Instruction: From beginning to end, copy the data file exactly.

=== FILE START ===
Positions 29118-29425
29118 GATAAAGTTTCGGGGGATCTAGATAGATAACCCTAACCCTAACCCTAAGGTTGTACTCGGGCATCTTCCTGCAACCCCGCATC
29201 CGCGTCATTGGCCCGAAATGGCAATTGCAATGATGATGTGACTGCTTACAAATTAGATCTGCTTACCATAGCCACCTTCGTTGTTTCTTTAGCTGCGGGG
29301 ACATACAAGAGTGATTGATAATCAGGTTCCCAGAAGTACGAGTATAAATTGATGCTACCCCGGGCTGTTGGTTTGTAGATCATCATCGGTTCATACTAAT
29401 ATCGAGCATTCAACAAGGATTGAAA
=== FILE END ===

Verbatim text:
Positions 29118-29425
29118 GATAAAGTTTCGGGGGATCTAGATAGATAACCCTAACCCTAACCCTAAGGTTGTACTCGGGCATCTTCCTGCAACCCCGCATC
29201 CGCGTCATTGGCCCGAAATGGCAATTGCAATGATGATGTGACTGCTTACAAATTAGATCTGCTTACCATAGCCACCTTCGTTGTTTCTTTAGCTGCGGGG
29301 ACATACAAGAGTGATTGATAATCAGGTTCCCAGAAGTACGAGTATAAATTGATGCTACCCCGGGCTGTTGGTTTGTAGATCATCATCGGTTCATACTAAT
29401 ATCGAGCATTCAACAAGGATTGAAA